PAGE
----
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Metro

if it's about Cardiff.. Sport, Entertainment, Transportation, Business, Development Projects, Leisure, Eating, Drinking, Nightlife, Shopping, Train Spotting! etc.. then we want it here!
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penarth bloke

  • Posts: 111
  • Joined: Fri Jul 18, 2014 9:10 am

Re: Metro

PostThu Aug 28, 2014 6:50 pm

Branding is very important, the Tube is a very good example of this. A brand might encourage more use of the metro. It is true that being near a tube station affects property prices and adds to the dynamism of an area and that could happen to towns and villages near metro stations in the proposed South Wales metro and branding would help in connecting metro and bus services. So it would be in the interests of the like of Cardiff Bus and others to engage positively in working together. The metro and buses could share the same livery while keeping their individual names. As for a name, I would favour Cardiff Area Rapid Transport (CART) with a livery of green and red.

Jantra

Re: Metro

PostThu Aug 28, 2014 8:42 pm

There is nothing in that about sticking shovels in the ground. It's more public sector nonsense and largesse I'm afraid. Even the next six to nine months is about governance and framework. What sort of simpletons are running this project? With all due respect private sector projects of this scale are up and running by now.
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Simon_SW17

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Re: Metro

PostThu Aug 28, 2014 8:55 pm

Jantra wrote:There is nothing in that about sticking shovels in the ground. It's more public sector nonsense and largesse I'm afraid. Even the next six to nine months is about governance and framework. What sort of simpletons are running this project? With all due respect private sector projects of this scale are up and running by now.


And the problem with major transport projects is that there is a massive lead time to actual construction. There are detailed designs, public inquiries, Transport and Works Orders, construction contract awards and then construction and testing which take YEARS to get through.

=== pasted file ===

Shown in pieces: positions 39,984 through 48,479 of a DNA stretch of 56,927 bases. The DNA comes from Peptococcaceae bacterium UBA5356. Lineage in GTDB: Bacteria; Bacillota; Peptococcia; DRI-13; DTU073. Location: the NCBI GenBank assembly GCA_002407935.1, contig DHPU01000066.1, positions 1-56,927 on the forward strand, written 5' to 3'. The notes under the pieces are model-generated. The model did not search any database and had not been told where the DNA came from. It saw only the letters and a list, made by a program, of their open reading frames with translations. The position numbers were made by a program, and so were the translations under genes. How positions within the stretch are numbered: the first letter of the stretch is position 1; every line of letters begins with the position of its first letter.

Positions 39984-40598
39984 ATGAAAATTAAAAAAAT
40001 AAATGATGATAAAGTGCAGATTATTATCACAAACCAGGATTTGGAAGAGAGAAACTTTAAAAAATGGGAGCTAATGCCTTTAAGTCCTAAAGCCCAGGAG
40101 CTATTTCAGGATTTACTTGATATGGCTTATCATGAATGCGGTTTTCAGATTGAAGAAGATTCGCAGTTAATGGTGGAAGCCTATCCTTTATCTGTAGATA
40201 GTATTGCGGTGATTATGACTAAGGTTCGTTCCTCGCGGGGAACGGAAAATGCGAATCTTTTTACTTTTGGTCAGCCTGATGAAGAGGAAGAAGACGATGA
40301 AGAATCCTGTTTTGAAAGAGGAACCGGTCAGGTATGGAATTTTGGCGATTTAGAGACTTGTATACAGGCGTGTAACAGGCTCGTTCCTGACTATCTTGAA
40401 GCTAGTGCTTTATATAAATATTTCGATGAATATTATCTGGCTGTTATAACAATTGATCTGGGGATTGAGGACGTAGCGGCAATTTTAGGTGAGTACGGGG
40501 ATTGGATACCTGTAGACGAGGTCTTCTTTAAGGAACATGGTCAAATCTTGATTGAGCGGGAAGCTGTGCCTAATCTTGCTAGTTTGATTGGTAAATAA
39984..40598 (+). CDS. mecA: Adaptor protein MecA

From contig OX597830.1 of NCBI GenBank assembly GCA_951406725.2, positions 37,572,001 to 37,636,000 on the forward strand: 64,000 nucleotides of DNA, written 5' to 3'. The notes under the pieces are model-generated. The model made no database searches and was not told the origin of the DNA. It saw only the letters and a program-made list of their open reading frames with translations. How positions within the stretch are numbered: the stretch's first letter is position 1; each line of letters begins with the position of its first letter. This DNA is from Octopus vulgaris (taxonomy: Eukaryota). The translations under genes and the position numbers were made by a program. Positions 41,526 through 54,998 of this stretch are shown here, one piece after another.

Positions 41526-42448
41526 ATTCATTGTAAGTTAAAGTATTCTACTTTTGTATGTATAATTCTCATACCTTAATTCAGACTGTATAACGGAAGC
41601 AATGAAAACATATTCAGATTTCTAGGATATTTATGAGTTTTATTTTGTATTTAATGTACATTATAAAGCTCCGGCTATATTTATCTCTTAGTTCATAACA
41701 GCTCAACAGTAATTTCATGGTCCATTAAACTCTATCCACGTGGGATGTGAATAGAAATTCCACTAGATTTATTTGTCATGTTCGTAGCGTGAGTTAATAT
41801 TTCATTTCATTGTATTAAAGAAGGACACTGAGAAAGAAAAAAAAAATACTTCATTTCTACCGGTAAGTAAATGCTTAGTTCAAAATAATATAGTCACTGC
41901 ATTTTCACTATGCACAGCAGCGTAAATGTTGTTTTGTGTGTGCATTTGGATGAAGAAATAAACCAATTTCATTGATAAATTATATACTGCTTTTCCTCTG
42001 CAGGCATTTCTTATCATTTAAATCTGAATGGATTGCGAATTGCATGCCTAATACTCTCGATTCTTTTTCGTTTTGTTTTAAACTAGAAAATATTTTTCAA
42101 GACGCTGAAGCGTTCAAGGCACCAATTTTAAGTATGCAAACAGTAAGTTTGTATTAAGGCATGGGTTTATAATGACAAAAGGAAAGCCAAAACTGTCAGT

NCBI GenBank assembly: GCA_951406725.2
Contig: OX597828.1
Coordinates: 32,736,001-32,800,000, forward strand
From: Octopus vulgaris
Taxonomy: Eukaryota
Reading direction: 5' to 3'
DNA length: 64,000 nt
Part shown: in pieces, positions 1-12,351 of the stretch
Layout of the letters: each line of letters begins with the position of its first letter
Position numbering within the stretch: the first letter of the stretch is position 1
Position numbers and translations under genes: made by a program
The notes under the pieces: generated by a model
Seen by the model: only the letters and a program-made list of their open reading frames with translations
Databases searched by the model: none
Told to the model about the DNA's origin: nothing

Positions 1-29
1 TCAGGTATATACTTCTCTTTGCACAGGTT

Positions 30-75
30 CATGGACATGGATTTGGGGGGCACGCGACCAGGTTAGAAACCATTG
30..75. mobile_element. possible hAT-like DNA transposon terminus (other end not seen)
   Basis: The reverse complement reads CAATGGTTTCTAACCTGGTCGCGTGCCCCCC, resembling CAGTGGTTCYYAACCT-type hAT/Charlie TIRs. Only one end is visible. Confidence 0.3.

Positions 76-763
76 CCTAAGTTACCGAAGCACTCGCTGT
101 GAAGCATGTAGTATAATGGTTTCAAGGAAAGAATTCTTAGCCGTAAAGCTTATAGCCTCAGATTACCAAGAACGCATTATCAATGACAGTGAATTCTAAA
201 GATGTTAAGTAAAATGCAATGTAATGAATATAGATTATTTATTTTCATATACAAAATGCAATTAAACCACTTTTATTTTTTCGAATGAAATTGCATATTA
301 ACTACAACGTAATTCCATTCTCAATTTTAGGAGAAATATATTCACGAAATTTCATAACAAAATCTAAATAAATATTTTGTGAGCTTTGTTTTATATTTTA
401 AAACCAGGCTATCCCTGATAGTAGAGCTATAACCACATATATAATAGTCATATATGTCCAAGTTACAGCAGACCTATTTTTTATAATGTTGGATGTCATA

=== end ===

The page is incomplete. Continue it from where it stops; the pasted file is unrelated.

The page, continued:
We're nowhere near stage one and it's been 2 years since this idea was floated. It's beyond shit.
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Neil

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Re: Metro

PostFri Aug 29, 2014 8:29 am

"The entire network - which could be built by 2030 - would involve trains, buses and trams and could cost over £2bn if realised"

2030! Seriously is anybody supposed to be impressed by that? I would be deeply embarrassed.
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murfilicious

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  • Location: Cardiff

Re: Metro

PostFri Aug 29, 2014 8:36 am

Neil wrote:"The entire network - which could be built by 2030 - would involve trains, buses and trams and could cost over £2bn if realised"

2030! Seriously is anybody supposed to be impressed by that? I would be deeply embarrassed.

2030 is an initial estimate, these estimated dates always slip - until recently the Ely Mill website said they'd have the first homes ready for people to move in by Q3 2014!

I can guarantee we will still be talking about this in 10 years time and still nothing substantial would have been done!
Some days you are the pigeon and some days you are the statue...

Jantra

Re: Metro

PostFri Aug 29, 2014 11:58 am

Simon_SW17 wrote:
Jantra wrote:There is nothing in that about sticking shovels in the ground. It's more public sector nonsense and largesse I'm afraid. Even the next six to nine months is about governance and framework. What sort of simpletons are running this project? With all due respect private sector projects of this scale are up and running by now.


And the problem with major transport projects is that there is a massive lead time to actual construction. There are detailed designs, public inquiries, Transport and Works Orders, construction contract awards and then construction and testing which take YEARS to get through.

We're nowhere near stage one and it's been 2 years since this idea was floated. It's beyond shit.


yet somehow the Chinese built over a 1000 miles of high speed rail in six years. it would appear all that paperwork and bureaucracy that you allude to probably isn't necessary, but keeps politicians and their pals at major consultancy firms going for a few years.